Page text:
For a while we’ve been meaning to try out Jay Clegg’s TWI-video hack for the Peggy 2, and we must say, it’s pretty nifty. Using this routine, we can take webcam video (e.g., from our MacBook Pro’s built-in camera), sample it in a Processing routine, and send it to be displayed on the 625 LEDs of the Peggy 2.
Some months ago we wrote about Jay’s previous project: sending video to a Peggy 2 with a hardware serial port added.
While that’s pretty impressive, it’s also a bit invasive, since it requires rewiring the Peggy board. The new version of the project streams data to the Peggy 2 microcontroller over its TWI (also known as I2C) interface– a separate serial interface that’s available. An external Arduino board (or equivalent) sits between the host computer and the Peggy as a serial-to-TWI (I2C) converter.
While Jay used a stock Arduino board in his demo, we just used a hacked “business card” breakout board, wired up where the battery box normally goes. The important part– no matter which version you are using is that the two TWI interface pins SDA (aka “Analog 4”) and SCL (aka “Analog 5”) are wired together between the Peggy and the Arduino. It’s straight-across wiring, so that pins SDA of both chips are wired together, and pins SCL of both chips are wired together. (The boards also have to share a common ground.)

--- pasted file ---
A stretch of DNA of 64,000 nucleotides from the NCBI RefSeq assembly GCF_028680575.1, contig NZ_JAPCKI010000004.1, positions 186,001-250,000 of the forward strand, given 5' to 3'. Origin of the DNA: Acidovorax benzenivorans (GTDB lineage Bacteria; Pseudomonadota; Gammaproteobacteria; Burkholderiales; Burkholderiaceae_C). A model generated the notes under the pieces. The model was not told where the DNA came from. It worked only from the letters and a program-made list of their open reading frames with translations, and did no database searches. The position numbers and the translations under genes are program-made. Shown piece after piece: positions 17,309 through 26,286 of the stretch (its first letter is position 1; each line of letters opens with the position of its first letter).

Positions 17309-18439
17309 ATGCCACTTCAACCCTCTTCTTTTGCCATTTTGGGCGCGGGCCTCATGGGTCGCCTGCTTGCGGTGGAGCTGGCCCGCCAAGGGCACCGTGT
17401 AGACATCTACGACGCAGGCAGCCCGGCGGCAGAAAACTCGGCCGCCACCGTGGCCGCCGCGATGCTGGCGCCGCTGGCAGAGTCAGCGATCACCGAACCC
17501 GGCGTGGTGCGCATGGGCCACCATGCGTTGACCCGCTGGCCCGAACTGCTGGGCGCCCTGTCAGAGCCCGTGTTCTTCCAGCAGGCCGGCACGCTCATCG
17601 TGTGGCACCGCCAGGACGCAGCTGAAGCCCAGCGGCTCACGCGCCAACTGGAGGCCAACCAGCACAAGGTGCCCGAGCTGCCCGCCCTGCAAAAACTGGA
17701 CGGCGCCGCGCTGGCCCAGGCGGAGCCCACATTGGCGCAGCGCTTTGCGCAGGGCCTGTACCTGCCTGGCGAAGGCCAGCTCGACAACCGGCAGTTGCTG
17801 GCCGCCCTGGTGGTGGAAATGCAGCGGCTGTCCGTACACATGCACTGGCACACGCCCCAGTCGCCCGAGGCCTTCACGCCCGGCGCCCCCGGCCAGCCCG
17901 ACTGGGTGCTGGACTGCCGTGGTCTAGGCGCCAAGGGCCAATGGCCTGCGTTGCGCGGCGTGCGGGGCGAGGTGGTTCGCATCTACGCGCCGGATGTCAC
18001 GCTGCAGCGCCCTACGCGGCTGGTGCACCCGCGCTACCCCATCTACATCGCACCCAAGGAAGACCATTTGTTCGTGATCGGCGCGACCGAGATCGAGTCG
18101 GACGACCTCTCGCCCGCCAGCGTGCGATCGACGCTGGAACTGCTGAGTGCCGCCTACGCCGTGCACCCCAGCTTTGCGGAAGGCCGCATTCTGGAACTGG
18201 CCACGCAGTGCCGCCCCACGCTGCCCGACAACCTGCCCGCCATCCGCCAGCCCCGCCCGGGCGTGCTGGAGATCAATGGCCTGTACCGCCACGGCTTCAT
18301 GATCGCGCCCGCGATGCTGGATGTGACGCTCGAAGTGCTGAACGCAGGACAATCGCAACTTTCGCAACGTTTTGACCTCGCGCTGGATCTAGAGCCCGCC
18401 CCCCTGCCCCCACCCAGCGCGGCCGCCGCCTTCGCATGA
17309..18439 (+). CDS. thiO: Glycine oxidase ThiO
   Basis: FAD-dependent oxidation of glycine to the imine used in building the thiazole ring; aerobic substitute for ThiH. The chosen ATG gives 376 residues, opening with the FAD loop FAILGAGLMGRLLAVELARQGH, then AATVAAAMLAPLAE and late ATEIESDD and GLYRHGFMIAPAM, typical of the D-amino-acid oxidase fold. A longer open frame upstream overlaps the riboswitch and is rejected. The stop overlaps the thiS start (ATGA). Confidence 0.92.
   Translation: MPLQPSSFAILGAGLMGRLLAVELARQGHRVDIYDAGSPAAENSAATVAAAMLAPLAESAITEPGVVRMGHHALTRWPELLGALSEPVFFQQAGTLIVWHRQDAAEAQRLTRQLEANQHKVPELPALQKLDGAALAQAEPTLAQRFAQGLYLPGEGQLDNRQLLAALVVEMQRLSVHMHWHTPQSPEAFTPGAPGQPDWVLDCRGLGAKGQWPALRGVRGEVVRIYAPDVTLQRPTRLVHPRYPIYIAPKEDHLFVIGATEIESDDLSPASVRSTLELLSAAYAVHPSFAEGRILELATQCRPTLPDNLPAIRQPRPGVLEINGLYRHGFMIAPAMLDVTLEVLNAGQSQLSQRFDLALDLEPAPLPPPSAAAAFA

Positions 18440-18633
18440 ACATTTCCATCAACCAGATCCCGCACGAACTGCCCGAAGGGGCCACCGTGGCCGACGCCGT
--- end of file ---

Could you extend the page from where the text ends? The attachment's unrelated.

For our parasitic version, we also powered the board from the Peggy 2, so that we wouldn’t need an additional power supply.
Since there are two microcontrollers, you’ll need one program for each. You can download the programs for both at the bottom of this page on Jay’s site. One program runs on the Peggy, and just waits for (or displays) incoming video data. The other program, for the intermediary Arduino, acts as a serial-TWI converter.
When it runs, it takes video input from a connected webcam (subject to the limitations of the Processing video capture library). The data is converted to grayscale, and drawn as a 25×25 grid of round dots, simulating the Peggy display. (This works without a Peggy as well, just in case you want to play with it.)
Embedded below is a short video (without narration) showing the VideoPeggy in action. If you can’t see it here, click through to flickr for the video. Performance seems to be good at about 15-17 frames per second with 16 levels of grey.
Update: We’ve uploaded a version of the TWI-receive software for the Peggy 2, formatted as an Arduino sketch and verified to work on both the ATmega168 and ATmega328P. You can download it here.